Archive for the ‘News’ Category

End of year HOT articles!

December 2015’s HOT articles are here and free to access. These have also been compiled into a collection on our website.

Switching the orientation of Jahn–Teller axes in oxime-based MnIII dimers and its effect upon magnetic exchange: a combined experimental and theoretical study
Priyanka Comar, Thayalan Rajeshkumar, Gary S. Nichol, Mateusz B. Pitak, Simon J. Coles, Gopalan Rajaraman and Euan K. Brechin
Dalton Trans., 2015, 44, 19805-19811
DOI: 10.1039/C5DT03615A

graphical abstract

Free to access until 23rd December 2015


Coordination chemistry of 2,2′-biphenylenedithiophosphinate and diphenyldithiophosphinate with U, Np, and Pu
Joseph A. Macor, Jessie L. Brown, Justin N. Cross, Scott R. Daly, Andrew J. Gaunt, Gregory S. Girolami, Michael T. Janicke, Stosh A. Kozimor, Mary P. Neu, Angela C. Olson, Sean D. Reilly and Brian L. Scott
Dalton Trans., 2015, 44, 18923-18936
DOI: 10.1039/C5DT02976G

graphical abstract

Free to access until 23rd December 2015


Mechanistic features of the copper-free Sonogashira reaction from ESI-MS
Zohrab Ahmadi, Lars P. E. Yunker, Allen G. Oliver and J. Scott McIndoe
Dalton Trans., 2015, 44, 20367-20375
DOI: 10.1039/C5DT02889B

graphical abstract

Free to access until 23rd December 2015


First structural characterization of Pa(IV) in aqueous solution and quantum chemical investigations of the tetravalent actinides up to Bk(IV): the evidence of a curium break
Nidhu lal Banik, Valérie Vallet, Florent Réal, Réda Mohamed Belmecheri, Bernd Schimmelpfennig, Jörg Rothe, Rémi Marsac, Patric Lindqvist-Reis, Clemens Walther, Melissa A. Denecke and Christian M. Marquardt
Dalton Trans., 2016, Advance Article
DOI: 10.1039/C5DT03560K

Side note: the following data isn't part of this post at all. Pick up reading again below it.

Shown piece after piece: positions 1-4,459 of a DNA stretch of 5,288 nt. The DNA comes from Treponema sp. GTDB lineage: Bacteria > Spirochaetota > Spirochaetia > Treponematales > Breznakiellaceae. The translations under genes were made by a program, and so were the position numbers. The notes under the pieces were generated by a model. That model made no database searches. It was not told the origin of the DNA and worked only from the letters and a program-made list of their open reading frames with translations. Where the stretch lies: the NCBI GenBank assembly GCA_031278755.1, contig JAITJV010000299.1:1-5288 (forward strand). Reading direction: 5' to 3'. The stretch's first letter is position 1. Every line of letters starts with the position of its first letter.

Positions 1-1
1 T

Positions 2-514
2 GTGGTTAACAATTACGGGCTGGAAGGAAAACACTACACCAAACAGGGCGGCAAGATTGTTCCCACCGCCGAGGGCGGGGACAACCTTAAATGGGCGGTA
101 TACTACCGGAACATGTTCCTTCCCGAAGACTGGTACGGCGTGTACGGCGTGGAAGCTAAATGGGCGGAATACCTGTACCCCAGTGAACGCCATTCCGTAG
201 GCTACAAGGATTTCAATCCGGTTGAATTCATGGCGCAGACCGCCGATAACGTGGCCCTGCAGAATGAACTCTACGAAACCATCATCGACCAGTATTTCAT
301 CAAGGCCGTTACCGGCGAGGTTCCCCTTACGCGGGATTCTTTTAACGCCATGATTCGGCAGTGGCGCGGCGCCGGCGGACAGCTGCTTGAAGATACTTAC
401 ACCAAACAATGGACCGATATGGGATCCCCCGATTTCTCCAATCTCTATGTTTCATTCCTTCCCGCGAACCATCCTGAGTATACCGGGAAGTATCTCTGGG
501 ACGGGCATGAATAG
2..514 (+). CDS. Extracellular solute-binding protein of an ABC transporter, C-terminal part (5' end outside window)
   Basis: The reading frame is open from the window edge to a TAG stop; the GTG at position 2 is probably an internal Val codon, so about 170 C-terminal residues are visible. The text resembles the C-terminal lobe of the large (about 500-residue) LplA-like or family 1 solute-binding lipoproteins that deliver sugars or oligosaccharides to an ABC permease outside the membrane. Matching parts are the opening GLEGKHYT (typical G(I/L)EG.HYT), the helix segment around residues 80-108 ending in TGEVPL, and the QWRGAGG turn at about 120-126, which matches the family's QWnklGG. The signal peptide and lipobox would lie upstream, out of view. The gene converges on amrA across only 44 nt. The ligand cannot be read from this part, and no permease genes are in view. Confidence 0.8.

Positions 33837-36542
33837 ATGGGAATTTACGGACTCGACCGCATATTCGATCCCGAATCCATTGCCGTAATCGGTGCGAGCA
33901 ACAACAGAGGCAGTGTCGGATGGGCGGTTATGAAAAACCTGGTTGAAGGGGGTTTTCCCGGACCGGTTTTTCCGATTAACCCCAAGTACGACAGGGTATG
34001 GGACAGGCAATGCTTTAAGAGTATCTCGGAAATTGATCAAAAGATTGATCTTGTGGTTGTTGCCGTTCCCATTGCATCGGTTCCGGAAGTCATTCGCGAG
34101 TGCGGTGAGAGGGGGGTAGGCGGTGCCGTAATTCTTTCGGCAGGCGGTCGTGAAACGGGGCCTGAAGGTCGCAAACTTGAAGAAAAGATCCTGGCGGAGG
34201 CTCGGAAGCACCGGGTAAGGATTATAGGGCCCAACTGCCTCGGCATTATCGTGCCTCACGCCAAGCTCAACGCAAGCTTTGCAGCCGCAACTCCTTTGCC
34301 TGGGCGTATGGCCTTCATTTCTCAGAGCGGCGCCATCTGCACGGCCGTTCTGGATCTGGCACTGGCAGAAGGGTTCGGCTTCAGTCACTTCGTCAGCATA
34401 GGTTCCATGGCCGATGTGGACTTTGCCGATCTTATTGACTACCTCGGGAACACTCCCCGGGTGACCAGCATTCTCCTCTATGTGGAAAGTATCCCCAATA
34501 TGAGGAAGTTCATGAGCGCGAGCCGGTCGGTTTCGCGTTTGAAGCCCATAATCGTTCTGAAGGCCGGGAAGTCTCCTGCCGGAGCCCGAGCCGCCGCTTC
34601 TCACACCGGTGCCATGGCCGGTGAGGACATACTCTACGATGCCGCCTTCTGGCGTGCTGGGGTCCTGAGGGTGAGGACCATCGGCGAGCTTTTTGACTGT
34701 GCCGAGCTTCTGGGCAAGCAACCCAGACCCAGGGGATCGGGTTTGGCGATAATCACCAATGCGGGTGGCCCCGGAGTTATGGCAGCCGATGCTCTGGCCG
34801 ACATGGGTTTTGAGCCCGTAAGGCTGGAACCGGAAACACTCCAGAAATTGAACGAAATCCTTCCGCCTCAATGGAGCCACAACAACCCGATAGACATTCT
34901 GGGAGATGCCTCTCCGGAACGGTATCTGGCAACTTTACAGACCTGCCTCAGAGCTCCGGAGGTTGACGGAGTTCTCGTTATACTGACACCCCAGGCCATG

graphical abstract

Free to access until 23rd December 2015


Compositional dependence of anomalous thermal expansion in perovskite-like ABX3 formates
Ines E. Collings, Joshua A. Hill, Andrew B. Cairns, Richard I. Cooper, Amber L. Thompson, Julia E. Parker, Chiu C. Tang and Andrew L. Goodwin
Dalton Trans., 2016, Advance Article
DOI: 10.1039/C5DT03263F

graphical abstract

Free to access until 23rd December 2015


Modular solid-phase synthesis, catalytic application and efficient recycling of supported phosphine–phosphite ligand libraries
Frank J. L. Heutz and Paul C. J. Kamer
Dalton Trans., 2016, Advance Article
DOI: 10.1039/C5DT03226A

graphical abstract

Free to access until 23rd December 2015


Synthesis and controlled growth of osmium nanoparticles by electron irradiation
Anaïs Pitto-Barry, Luis M. A. Perdigao, Marc Walker, James Lawrence, Giovanni Costantini, Peter J. Sadler and Nicolas P. E. Barry
Dalton Trans., 2015, 44, 20308-20311
DOI: 10.1039/C5DT03205A

graphical abstract

Free to access until 23rd December 2015


Palladium(II) complexes featuring a mixed phosphine–pyridine–iminophosphorane pincer ligand: synthesis and reactivity
Thibault Cheisson and Audrey Auffrant
Dalton Trans., 2016, Advance Article
DOI: 10.1039/C5DT02789F

graphical abstract

Free to access until 23rd December 2015